Overall, these are good speeds, but with that being said, there is room for improvement. Also note that we ran all tests with OpenVPN and WireGuard should offer even better speeds. In our WireGuard vs OpenVPN comparison, WireGuard outperformed OpenVPN by a sizable margin.
While TorGuard is not the fastest VPN we have tested, it’s still pretty darn good.
3. 3,000+ servers in 50+ countries
The TorGuard network of VPN servers numbers more than 3,000 servers. They are located in 68 locations spread across more than 50 countries. Their network includes some countries that most VPN services don’t support, such as Moldova and the UAE.
This network is a good size, putting TorGuard on par with many other leading VPN services, including NordVPN and Surfshark.
4. Support for Windows, Mac OS, Linux, Android, iOS, browsers, and routers
TorGuard VPN provides support for the top desktop and mobile operating systems: Windows, Mac OS, Linux, Android and iOS. They also have browser extensions for Firefox and Chrome. These proxies can change your IP address within the browser only and do not include the encryption of the full VPN.
On the hardware side, they support DD-WRT and Tomato routers, along with pfsense.
Finally, TorGuard offers a collection of OpenVPN and DD-WRT configuration files and scripts. You could use these to connect TorGuard to VPN routers such as the Vilfo, which can work with any OpenVPN-capable VPN service, as long as a configuration file is available.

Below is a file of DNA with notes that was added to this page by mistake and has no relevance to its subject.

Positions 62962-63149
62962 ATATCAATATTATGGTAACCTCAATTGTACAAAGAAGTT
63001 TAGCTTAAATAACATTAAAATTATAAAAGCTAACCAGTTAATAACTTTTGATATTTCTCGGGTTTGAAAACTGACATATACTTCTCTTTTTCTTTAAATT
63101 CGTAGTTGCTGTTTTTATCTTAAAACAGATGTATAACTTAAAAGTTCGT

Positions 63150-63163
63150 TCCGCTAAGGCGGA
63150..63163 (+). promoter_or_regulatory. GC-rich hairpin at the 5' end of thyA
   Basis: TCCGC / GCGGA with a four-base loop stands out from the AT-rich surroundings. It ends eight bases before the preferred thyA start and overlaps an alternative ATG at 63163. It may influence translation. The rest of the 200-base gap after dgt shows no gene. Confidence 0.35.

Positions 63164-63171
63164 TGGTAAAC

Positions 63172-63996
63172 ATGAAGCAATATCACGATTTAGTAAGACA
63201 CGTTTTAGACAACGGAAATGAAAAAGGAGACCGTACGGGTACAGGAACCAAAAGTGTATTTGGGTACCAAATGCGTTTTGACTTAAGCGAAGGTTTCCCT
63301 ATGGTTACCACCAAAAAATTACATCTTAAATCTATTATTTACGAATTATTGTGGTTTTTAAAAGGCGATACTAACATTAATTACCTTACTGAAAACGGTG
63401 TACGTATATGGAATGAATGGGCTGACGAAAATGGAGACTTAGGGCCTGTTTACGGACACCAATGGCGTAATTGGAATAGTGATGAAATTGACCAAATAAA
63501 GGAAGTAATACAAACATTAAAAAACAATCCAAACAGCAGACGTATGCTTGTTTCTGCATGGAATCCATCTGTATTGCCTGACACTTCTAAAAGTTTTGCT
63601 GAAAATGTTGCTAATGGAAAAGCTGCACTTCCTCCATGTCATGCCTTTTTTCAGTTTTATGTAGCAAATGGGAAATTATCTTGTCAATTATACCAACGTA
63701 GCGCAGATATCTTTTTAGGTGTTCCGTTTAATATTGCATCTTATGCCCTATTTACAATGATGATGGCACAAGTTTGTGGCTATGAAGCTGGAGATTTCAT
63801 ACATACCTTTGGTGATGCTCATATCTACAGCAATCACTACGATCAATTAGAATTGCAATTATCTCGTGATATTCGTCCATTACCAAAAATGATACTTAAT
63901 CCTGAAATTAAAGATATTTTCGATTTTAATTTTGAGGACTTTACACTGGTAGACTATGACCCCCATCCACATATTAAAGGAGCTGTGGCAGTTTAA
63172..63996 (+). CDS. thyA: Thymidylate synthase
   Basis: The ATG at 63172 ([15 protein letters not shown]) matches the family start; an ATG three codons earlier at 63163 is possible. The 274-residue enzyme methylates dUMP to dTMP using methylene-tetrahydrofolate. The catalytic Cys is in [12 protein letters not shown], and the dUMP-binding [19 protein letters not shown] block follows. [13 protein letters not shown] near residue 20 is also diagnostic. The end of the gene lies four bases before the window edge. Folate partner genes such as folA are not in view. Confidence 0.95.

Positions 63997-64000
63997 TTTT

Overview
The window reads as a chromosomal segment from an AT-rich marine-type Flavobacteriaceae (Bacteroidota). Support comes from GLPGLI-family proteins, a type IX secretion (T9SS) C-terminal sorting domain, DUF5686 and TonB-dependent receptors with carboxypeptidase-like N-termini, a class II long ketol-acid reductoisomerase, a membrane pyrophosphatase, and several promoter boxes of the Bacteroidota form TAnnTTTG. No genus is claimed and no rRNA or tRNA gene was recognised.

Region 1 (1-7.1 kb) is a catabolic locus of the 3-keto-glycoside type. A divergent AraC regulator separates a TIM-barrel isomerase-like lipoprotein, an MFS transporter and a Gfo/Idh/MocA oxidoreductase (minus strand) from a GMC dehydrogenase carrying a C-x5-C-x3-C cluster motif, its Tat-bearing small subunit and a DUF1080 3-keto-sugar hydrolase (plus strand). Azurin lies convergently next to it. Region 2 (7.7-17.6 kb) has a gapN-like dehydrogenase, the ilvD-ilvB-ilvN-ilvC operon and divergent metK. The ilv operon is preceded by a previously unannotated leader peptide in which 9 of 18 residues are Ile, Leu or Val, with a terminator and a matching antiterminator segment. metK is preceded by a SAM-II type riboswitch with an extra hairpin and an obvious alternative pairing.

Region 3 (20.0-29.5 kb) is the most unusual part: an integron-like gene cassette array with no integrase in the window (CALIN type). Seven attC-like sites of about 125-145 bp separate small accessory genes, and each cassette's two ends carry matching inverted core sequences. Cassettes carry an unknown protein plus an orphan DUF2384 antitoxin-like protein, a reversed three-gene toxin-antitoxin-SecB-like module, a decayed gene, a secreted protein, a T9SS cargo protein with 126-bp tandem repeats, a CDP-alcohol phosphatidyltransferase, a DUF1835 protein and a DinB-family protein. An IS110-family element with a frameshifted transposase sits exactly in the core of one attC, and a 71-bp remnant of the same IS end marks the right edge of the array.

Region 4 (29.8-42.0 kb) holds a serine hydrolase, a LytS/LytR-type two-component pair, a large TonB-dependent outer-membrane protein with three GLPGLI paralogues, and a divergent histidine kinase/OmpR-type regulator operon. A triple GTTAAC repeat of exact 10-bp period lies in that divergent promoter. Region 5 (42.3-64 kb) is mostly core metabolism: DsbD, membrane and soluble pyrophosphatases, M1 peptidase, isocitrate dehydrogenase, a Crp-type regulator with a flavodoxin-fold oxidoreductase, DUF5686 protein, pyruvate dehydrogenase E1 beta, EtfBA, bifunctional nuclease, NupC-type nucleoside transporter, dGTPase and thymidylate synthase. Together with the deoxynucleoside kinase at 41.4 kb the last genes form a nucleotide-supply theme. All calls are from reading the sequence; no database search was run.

In short, you can use the TorGuard VPN with a wider range of hardware and software than the typical VPN.
5. No IP address or DNS leaks detected
Applying our standard set of VPN tests against TorGuard, we weren’t able to find any leaks of any kind. You can see the IP address in the leak tests matches up with the VPN’s IP address and location in the VPN client on the right. Further strengthening TorGuard is their built-in kill switch.
Likewise, the TorGuard VPN Android app was leak-free. It did not, however, make it onto our list of the best VPNs for Android.
6. Multiple payment methods including cryptocurrencies
You have a good range of payment options if you decide to get a TorGuard subscription. Beyond the usual credit cards, you can pay with cryptocurrencies, gift cards, Paymentwall (a global payment service), and Amazon Pay.
Warning: TorGuard will not offer refunds if you choose to pay with cryptocurrencies or gift cards! We found these exceptions and fine print when examining the Terms of Service, as we’ll explain further below.
7. Pre-flashed VPN routers available
Another potential benefit to going with TorGuard VPN is the availability of a large selection of VPN routers pre-flashed to run with the service. We didn’t get a chance to test one of these routers for this review.
If you are interested in a router that comes ready to run TorGuard right out of the box, you can get more information on their website.
8. Optional features to customize your experience
While TorGuard doesn’t offer some of the more advanced VPN features of other services (split tunneling, for example) they do give you some options for customizing your experience. These include:
- The separate streaming IP addresses we discussed earlier
- Specialized IP addresses including dedicated, streaming, sports, and residential
- A range of business VPN plans
- Startup scripts that run within their VPN clients
9. Additional pricing options
TorGuard has added two new pricing options: the Pro package and the VPN router bundle.